Ploughing still the preferred option for Scottish soils

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Minimum tillage may save time. But ploughing could be a better option on many Scottish soils, especially before planting winter oilseed rape.

That is the message from Alistair Gordon, regional technical manager in Scotland for agronomy firm ProCam, who says the benefits of ploughing can be felt from establishment right through to harvest.

“Ploughing gives fewer crop failures and a more consistent yield,” explains Mr Gordon, “and reduces slug numbers and volunteer cereals in oilseed rape. Our biggest challenge with oilseed rape is simply getting the crop up and away.

“Ploughing also opens up the soil so it is freer-draining, and helps eliminate problems with sterile brome, which are increasing.”

Even when growing hybrid oilseed rape varieties which offer enhanced autumn vigour, Mr Gordon says it is still essential to create the best soil conditions for establishment.

Financially, he says once the cost of extra inputs that may be needed after using minimum tillage are considered, the cost benefit over ploughing can be lost.

“Where you min till, you have to control slugs and control volunteer cereals in oilseed rape. Once you add in the cost of applying slug pellets and taking out volunteers, establishment costs for either method look remarkably similar.

“I can understand why people use min till on heavier soils in England – because if you plough heavy clay it can take a lot of power harrowing afterwards to get anything approaching a nice seedbed.

“But ours are mainly sandy soils, and we can almost go straight in after the plough with a drill. Also, min till doesn’t work as well up here where soil conditions are wet. And trying to put a subsoiler through the soil in a catchy, wet season just creates slots, leading to problems with slugs.”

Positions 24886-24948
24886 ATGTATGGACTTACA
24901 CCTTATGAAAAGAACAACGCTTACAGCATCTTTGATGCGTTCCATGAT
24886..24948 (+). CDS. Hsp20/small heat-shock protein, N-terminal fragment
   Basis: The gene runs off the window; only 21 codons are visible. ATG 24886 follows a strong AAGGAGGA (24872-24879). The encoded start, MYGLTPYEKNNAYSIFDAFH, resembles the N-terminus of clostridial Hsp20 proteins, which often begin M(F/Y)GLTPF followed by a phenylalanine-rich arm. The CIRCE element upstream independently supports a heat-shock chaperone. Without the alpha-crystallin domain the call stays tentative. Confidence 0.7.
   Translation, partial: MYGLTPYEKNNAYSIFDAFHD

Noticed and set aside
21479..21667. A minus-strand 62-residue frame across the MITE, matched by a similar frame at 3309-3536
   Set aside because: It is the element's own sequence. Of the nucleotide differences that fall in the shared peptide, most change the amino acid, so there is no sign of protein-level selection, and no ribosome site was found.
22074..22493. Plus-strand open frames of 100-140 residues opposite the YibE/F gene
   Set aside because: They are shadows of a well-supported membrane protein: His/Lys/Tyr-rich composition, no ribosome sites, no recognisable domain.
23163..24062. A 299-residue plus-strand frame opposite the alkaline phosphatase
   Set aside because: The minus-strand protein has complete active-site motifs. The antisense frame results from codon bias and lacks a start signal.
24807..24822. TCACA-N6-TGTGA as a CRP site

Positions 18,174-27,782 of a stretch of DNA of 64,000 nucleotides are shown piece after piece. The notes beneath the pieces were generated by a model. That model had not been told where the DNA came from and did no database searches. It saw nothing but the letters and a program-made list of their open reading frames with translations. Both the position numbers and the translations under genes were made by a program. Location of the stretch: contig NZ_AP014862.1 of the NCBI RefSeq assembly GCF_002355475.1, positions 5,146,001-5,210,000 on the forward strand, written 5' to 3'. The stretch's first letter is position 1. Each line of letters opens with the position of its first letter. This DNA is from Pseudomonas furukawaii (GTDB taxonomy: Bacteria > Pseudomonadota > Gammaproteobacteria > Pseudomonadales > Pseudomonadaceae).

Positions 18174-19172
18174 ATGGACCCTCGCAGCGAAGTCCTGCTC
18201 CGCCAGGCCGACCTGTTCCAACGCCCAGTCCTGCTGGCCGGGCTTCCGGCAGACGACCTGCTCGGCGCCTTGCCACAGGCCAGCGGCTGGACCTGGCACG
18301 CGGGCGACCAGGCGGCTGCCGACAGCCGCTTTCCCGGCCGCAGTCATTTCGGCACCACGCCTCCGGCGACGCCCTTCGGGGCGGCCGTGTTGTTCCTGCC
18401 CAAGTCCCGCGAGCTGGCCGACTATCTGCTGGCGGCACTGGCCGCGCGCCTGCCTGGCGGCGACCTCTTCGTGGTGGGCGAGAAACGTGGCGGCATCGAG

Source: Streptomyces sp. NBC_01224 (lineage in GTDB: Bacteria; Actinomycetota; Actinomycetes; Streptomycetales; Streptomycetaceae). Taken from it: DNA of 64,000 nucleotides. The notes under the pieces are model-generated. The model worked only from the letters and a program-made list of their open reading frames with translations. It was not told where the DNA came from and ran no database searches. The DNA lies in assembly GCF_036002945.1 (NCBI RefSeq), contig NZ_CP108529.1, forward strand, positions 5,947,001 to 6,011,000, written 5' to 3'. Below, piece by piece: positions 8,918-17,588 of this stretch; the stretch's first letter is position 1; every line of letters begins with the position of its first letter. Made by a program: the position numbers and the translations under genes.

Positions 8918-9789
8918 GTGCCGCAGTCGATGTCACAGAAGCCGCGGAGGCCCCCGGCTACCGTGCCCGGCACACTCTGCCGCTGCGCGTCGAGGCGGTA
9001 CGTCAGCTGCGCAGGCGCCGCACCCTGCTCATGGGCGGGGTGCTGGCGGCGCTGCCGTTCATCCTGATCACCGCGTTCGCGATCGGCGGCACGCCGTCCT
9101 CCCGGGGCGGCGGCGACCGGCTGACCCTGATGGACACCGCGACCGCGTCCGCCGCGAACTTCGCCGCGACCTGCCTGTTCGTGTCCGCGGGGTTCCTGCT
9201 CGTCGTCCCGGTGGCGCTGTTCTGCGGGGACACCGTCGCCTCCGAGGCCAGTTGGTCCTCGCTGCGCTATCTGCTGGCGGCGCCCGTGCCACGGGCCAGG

That said, min till is practical in drier conditions and where there aren’t sterile brome problems and not so much crop residue, says Mr Gordon, as well as on some heavier soils, for example around Aberdeenshire.

In other situations, he urges growers to plan crop rotations well in advance, to allow enough space to incorporate ploughing into the programme.

“People often use min till to save time, because they are trying to get winter oilseed rape in after spring barley by the first week of September.

“That’s understandable, but ideally you want to be planning which fields are going into oilseed rape 12 months ahead. That way, you can prioritise those as the first fields to drill with spring barley, so you know they’ll be harvested first and give you maximum time to plough.

“If you can’t plough the whole field, at least consider ploughing an 8-metre band all around the headland. This area needs loosening the most because it suffers more compaction with machinery turning.

“A key decision to take before ploughing, which has an impact on crop establishment, is whether to incorporate or bale the cereal straw. People like the extra income from baled straw. Also, if you bale it, the cultivation machinery doesn’t have to cope with trash, and less trash helps to reduce slugs.

“My preferred option would be plough every year and before every crop, and remove the straw if the weather allows.

“If slugs are a problem, they mostly come from the field boundary, but new metaldehyde stewardship scheme rules require a 10-metre exclusion boundary around the whole field. So, if slug pellets are needed, I’ll be using Ironmax Pro slug pellets, which is a ferric phosphate product,” he adds.

Picture caption

Effects of trash and volunteers on OSR establishment
As well as ploughing, removal of trash and volunteer cereals can have big benefits for oilseed rape establishment, says Alistair Gordon, regional technical manager in Scotland for agronomy firm, ProCam

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